Map of Panama / Central Intelligence Agency / The World Factbook / Public Domain

Introduction

Explored and settled by the Spanish in the 16th century, Panama broke with Spain in 1821 and joined a union of Colombia, Ecuador, and Venezuela – named the Republic of Gran Colombia. When the latter dissolved in 1830, Panama remained part of Colombia. With US backing, Panama seceded from Colombia in 1903 and promptly signed a treaty with the US allowing for the construction of a canal and US sovereignty over a strip of land on either side of the structure (the Panama Canal Zone). The Panama Canal was built by the US Army Corps of Engineers between 1904 and 1914. In 1977, an agreement was signed for the complete transfer of the Canal from the US to Panama by the end of the century. Certain portions of the Zone and increasing responsibility over the Canal were turned over in the subsequent decades. With US help, dictator Manuel NORIEGA was deposed in 1989. The entire Panama Canal, the area supporting the Canal, and remaining US military bases were transferred to Panama by the end of 1999. An ambitious expansion project to more than double the Canal’s capacity – by allowing for more Canal transits and larger ships – was carried out between 2007 and 2016.

Government

Executive Branch

chief of state: President Laurentino “Nito” CORTIZO Cohen (since 1 July 2019); Vice President Jose Gabriel CARRIZO Jaen (since 1 July 2019); note – the president is both chief of state and head of government

head of government: President Laurentino “Nito” CORTIZO Cohen (since 1 July 2019); Vice President Jose Gabriel CARRIZO Jaen (since 1 July 2019)

cabinet: Cabinet appointed by the president

elections/appointments: president and vice president directly elected on the same ballot by simple majority popular vote for a 5-year term; president eligible for a single non-consecutive term); election last held on 5 May 2019 (next to be held in 2024)

election results: Laurentino “Nito” CORTIZO Cohen elected president; percent of vote – Laurentino CORTIZO Cohen (PRD) 33.3%, Romulo ROUX (CD) 31%, Ricardo LOMBANA (independent) 18.8%, Jose BLANDON (Panamenista Party) 10.8%, Ana Matilde GOMEZ Ruiloba (independent) 4.8%, other 1.3%

Legislative Branch

description: unicameral National Assembly or Asamblea Nacional (71 seats; 45 members directly elected in multi-seat constituencies – populous towns and cities – by proportional representation vote and 26 directly elected in single-seat constituencies – outlying rural districts – by plurality vote; members serve 5-year terms)

elections: last held on 5 May 2019 (next to be held in May 2024)

election results: percent of vote by party – NA; seats by party – PRD 35, CD 18, Panamenista 8, MOLIRENA 5, independent 5; composition – men 55, women 16, percent of women 22.5%

Judicial Branch

highest courts: Supreme Court of Justice or Corte Suprema de Justicia (consists of 9 magistrates and 9 alternates and divided into civil, criminal, administrative, and general business chambers)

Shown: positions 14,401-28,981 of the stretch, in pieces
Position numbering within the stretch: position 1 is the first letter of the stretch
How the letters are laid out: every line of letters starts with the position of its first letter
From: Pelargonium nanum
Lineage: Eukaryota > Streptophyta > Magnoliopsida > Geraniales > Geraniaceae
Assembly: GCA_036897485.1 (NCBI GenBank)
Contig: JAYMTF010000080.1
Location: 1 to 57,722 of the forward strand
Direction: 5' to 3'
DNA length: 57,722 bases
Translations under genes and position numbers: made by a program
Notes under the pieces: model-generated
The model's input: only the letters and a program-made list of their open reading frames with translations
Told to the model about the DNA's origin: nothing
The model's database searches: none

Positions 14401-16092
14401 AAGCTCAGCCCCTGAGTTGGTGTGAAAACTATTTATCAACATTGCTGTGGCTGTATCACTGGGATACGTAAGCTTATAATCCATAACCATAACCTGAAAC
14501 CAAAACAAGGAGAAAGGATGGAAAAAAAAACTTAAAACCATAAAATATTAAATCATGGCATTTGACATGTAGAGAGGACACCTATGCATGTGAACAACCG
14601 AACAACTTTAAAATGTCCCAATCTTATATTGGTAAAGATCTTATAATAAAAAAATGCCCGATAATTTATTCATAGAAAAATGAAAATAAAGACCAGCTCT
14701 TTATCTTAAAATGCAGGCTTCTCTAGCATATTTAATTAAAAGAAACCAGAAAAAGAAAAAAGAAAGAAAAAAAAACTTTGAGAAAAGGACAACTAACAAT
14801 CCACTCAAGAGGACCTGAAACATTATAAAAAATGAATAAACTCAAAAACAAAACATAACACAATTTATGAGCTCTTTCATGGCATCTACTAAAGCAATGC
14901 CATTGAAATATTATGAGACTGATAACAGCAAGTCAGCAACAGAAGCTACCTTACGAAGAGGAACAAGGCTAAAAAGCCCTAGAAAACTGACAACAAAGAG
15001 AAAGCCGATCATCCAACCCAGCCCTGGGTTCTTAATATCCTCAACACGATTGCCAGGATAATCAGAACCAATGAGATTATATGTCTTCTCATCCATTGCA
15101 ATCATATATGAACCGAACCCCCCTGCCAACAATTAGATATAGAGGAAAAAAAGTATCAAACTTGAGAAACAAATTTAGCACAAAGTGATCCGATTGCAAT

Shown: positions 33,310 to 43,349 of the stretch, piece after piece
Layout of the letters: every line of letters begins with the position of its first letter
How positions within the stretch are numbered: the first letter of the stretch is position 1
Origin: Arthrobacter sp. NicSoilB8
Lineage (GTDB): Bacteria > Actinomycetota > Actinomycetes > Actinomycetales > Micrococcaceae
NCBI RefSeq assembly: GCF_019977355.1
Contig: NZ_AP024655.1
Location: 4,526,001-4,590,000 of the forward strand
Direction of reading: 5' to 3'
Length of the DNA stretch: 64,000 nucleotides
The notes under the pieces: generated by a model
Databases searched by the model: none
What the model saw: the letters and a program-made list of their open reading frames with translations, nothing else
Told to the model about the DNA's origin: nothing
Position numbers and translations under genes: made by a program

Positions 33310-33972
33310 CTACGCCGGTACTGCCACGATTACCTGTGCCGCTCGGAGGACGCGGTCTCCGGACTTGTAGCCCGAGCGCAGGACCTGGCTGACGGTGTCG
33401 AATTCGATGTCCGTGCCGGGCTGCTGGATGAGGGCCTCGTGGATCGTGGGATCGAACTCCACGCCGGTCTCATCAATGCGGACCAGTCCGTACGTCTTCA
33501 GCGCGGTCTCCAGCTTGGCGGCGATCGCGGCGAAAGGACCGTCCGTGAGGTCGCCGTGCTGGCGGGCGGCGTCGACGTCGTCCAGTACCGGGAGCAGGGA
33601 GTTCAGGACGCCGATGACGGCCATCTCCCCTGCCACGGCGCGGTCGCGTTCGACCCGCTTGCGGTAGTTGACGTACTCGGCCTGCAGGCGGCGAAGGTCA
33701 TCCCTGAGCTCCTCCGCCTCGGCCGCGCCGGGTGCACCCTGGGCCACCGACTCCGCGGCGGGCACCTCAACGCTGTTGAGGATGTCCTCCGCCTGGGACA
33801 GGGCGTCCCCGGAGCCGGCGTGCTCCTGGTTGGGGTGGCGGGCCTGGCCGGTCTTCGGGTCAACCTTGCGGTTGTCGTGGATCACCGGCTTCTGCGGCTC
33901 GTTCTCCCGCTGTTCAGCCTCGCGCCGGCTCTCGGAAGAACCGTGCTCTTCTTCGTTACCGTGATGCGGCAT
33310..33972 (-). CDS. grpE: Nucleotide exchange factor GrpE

judge selection and term of office: magistrates appointed by the president for staggered 10-year terms

subordinate courts: appellate courts or Tribunal Superior; Labor Supreme Courts; Court of Audit; circuit courts or Tribunal Circuital (2 each in 9 of the 10 provinces); municipal courts; electoral, family, maritime, and adolescent courts

Political parties and leaders

  • Democratic Change or CD [Romulo ROUX]
  • Democratic Revolutionary Party or PRD [Benicio ROBINSON]
  • Nationalist Republican Liberal Movement or MOLIRENA [Francisco “Pancho” ALEMAN]
  • Panamenista Party [Jose Luis “Popi” VARELA Rodriguez] (formerly the Arnulfista Party)
  • Popular Party or PP [Juan Carlos ARANGO Reese] (formerly Christian Democratic Party or PDC)

Economy

Panama’s dollar-based economy rests primarily on a well-developed services sector that accounts for more than three-quarters of GDP. Services include operating the Panama Canal, logistics, banking, the Colon Free Trade Zone, insurance, container ports, flagship registry, and tourism and Panama is a center for offshore banking. Panama’s transportation and logistics services sectors, along with infrastructure development projects, have boosted economic growth; however, public debt surpassed $37 billion in 2016 because of excessive government spending and public works projects. The US-Panama Trade Promotion Agreement was approved by Congress and signed into law in October 2011, and entered into force in October 2012.

Future growth will be bolstered by the Panama Canal expansion project that began in 2007 and was completed in 2016 at a cost of $5.3 billion – about 10-15% of current GDP. The expansion project more than doubled the Canal’s capacity, enabling it to accommodate high-capacity vessels such as tankers and neopanamax vessels that are too large to traverse the existing canal. The US and China are the top users of the Canal.

Strong economic performance has not translated into broadly shared prosperity, as Panama has the second worst income distribution in Latin America. About one-fourth of the population lives in poverty; however, from 2006 to 2012 poverty was reduced by 10 percentage points.

Annual percentage GDP growth in Panama from 1961 to 2018 / World Bank / CC BY-4.0
GDP of Panama in current US dollars from 1960 to 2018 / World Bank / CC BY-4.0
Annual percentage growth of GDP per capita in Panama from 1961 to 2018 / World Bank / CC BY-4.0
GDP per capita in current US dollars in Panama from 1961 to 2018 / World Bank / CC BY-4.0
Annual percentage inflation (GDP deflator) in Panama from 1961 to 2018 / World Bank / CC BY-4.0

Unless otherwise specified, the information above comes from the Central Intelligence Agency’s The World Factbook. All photos and text reproduced here are in the public domain. Last updated on March 18, 2020.